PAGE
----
Then make sure the plant is exactly vertical in the hole.

To make it just right, use a level.

Step 3 - Backfill Your Hole

As you backfill the hole, apply water to remove air pockets.

Remove debris like stones and grass and completely break up any dirt clumps.

Water your Multiplex Bamboo again after the transplant is complete.

To help retain some of that moisture, it's recommended that you place mulch around each plant to a depth of 2"-3" up to but not touching the trunk. Organic mulches such as wood chips also help to better soil structure as they decompose.

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Browse 10 questions and 16 answers
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Are all of your bamboo plants non-invasive?
DeAnne C on May 31, 2014
Multiplex Bamboo
Multiplex Bamboo
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Best Answer: I bought 3 multiplex bamboo and they are noninvasive. I purchased the multiplex because it was recommended to me by the director of our botanical gardens as being noninvasive.
Reply · Report · elizabeth w on May 31, 2014
When planning to use as a privacy fence and wind barrier, how much area/feet would a 3 gallon bamboo plant fill?
A shopper on Jun 12, 2014
Best Answer: The Multiplex Bamboo gets about 4 to 6 feet wide. For a privacy screen I would recommend planting a few about 2 to 3 feet apart.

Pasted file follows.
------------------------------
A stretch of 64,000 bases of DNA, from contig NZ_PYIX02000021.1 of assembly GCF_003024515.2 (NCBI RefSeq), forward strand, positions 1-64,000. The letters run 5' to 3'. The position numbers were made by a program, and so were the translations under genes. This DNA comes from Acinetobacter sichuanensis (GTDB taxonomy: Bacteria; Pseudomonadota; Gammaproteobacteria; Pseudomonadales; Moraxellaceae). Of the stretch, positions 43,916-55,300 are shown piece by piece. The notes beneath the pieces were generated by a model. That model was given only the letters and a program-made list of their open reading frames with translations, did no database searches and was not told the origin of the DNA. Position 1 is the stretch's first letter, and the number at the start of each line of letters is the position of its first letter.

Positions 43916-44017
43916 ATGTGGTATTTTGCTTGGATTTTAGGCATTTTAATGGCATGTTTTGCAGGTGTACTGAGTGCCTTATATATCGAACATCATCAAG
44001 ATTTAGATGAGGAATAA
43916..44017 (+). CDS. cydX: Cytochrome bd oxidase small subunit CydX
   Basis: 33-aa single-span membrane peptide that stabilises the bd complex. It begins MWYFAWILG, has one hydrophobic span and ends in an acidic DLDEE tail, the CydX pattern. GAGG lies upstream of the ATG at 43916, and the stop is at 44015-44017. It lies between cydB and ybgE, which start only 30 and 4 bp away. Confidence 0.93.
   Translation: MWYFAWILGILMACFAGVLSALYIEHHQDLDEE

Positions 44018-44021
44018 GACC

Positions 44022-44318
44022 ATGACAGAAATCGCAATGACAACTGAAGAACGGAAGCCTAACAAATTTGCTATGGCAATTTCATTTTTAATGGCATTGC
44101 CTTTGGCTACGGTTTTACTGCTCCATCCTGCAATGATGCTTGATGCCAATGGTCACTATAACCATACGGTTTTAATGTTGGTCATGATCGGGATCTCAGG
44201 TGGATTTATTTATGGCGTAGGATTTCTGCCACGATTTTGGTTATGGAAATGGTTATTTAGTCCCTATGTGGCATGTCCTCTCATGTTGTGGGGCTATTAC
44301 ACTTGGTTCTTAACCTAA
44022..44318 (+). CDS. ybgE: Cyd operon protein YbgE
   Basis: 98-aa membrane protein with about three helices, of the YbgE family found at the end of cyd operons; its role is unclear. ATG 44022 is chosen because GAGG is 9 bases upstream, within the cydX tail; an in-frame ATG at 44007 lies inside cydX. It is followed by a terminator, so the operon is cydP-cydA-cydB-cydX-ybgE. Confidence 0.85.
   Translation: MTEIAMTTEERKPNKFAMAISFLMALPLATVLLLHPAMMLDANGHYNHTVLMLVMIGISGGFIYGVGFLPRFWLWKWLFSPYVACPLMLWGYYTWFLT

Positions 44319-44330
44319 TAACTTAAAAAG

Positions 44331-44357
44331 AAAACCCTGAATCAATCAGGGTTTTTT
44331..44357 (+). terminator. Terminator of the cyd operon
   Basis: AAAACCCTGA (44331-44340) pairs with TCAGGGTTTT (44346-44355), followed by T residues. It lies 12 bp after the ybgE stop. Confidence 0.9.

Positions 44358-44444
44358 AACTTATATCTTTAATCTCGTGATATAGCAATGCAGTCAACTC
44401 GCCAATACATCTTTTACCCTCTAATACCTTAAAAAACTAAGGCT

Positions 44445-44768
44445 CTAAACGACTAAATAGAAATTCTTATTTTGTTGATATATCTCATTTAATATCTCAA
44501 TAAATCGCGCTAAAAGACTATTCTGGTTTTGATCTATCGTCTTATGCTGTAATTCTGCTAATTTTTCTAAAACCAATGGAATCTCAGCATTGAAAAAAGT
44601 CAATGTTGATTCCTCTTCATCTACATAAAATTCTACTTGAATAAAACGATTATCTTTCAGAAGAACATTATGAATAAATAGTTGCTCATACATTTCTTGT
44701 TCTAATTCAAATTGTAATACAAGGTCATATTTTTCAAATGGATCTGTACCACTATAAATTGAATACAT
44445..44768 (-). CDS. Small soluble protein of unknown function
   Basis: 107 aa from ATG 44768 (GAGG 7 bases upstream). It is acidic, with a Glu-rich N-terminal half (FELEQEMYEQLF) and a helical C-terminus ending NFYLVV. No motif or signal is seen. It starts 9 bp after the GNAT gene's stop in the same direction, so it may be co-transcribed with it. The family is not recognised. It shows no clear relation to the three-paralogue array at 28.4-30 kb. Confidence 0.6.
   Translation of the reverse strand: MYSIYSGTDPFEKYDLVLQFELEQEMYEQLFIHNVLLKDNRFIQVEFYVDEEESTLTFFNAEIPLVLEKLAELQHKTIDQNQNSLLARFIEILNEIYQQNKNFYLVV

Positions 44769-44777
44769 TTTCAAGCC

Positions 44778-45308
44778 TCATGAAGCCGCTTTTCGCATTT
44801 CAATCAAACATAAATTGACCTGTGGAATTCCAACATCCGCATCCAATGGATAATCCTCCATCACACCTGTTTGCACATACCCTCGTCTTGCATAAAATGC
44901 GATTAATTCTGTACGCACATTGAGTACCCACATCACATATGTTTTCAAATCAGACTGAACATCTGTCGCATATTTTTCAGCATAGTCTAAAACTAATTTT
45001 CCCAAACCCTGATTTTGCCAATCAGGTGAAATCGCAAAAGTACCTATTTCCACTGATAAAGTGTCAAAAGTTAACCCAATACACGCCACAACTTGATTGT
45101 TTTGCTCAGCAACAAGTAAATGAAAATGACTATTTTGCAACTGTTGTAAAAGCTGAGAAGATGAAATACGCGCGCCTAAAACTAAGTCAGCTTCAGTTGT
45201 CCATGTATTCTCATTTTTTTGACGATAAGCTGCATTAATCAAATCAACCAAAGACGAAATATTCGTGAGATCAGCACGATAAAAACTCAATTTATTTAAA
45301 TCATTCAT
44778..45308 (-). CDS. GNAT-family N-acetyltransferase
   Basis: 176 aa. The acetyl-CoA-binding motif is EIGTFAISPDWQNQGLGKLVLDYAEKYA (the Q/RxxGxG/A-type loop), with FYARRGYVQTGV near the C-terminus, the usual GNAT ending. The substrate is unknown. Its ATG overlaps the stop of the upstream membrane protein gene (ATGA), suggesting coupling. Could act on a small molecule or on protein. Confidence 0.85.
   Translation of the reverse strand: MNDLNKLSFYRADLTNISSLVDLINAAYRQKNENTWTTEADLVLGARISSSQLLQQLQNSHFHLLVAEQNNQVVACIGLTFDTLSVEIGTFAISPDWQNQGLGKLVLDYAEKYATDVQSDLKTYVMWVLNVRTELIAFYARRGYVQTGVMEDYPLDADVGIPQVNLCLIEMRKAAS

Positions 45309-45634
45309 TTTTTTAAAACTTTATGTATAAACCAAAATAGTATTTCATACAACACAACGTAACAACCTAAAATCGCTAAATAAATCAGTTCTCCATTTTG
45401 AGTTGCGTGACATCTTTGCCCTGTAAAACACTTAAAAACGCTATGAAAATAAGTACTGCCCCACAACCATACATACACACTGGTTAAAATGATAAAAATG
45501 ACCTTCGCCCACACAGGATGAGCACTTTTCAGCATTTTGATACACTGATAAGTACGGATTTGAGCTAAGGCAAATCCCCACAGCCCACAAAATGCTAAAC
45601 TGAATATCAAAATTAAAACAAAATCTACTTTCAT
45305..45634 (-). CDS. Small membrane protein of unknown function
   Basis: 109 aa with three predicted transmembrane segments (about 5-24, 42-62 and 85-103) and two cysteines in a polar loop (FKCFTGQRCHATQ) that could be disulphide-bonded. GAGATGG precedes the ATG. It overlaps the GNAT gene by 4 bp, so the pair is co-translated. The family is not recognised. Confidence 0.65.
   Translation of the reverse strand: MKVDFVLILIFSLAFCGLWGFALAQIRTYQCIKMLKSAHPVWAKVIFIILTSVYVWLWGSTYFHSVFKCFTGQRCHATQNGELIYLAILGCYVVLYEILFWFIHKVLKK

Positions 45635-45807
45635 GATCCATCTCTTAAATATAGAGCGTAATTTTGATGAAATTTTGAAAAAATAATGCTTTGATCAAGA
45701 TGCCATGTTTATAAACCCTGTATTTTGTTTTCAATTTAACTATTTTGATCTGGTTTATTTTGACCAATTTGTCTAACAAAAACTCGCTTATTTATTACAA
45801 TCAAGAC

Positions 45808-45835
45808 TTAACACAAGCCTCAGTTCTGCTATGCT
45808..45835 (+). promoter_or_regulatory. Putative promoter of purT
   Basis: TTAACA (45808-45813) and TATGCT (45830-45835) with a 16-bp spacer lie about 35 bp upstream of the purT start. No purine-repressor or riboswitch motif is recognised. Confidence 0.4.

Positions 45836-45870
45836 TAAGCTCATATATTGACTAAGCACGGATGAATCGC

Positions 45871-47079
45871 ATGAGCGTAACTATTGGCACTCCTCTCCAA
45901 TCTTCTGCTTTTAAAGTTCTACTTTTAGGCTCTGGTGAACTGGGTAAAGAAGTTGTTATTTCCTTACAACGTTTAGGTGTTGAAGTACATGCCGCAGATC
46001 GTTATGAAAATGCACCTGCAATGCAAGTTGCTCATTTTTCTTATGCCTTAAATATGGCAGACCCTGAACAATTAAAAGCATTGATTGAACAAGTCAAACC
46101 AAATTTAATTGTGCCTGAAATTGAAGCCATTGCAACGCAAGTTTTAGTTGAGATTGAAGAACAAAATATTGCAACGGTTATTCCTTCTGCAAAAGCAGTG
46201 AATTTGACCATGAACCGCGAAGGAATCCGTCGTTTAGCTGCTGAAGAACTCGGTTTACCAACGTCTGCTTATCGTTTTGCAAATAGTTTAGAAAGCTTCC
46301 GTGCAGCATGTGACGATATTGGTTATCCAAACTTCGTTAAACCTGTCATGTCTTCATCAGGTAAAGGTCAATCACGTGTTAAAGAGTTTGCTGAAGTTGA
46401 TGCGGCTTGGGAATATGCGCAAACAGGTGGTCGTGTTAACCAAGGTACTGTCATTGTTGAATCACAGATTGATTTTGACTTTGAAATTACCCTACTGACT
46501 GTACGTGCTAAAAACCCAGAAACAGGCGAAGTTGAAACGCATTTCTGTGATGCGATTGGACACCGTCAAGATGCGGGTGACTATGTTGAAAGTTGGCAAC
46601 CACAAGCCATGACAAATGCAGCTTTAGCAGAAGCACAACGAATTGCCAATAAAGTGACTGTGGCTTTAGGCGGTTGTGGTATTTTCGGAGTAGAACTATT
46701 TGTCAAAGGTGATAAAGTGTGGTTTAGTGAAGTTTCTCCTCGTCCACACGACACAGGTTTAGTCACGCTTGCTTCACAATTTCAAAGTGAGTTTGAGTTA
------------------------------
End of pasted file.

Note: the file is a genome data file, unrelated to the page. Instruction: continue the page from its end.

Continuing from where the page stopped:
Reply · Report · Allison BStaff on Jun 25, 2014
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When is it a good time to plant this tree in northern California?
treelover on Jul 8, 2014
Best Answer: The best time to plant the Multiplex Bamboo is in the early Spring or early Fall. If temperatures aren't scorching hot, in the 90's or above then it will be fine to go ahead and plant now.
Reply · Report · Allison BStaff on Jul 10, 2014
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how thick do the stalks of these bamboos get?
Ed F on Aug 8, 2014
Best Answer: This type of bamboo is more bushy like than big thick bamboo. The stalks don't get real big. I planted my small 6 plants for a privacy screen in March 2013. The growth has been amazing!!! Highly recommend them.
Reply · Report · Shari K on Aug 9, 2014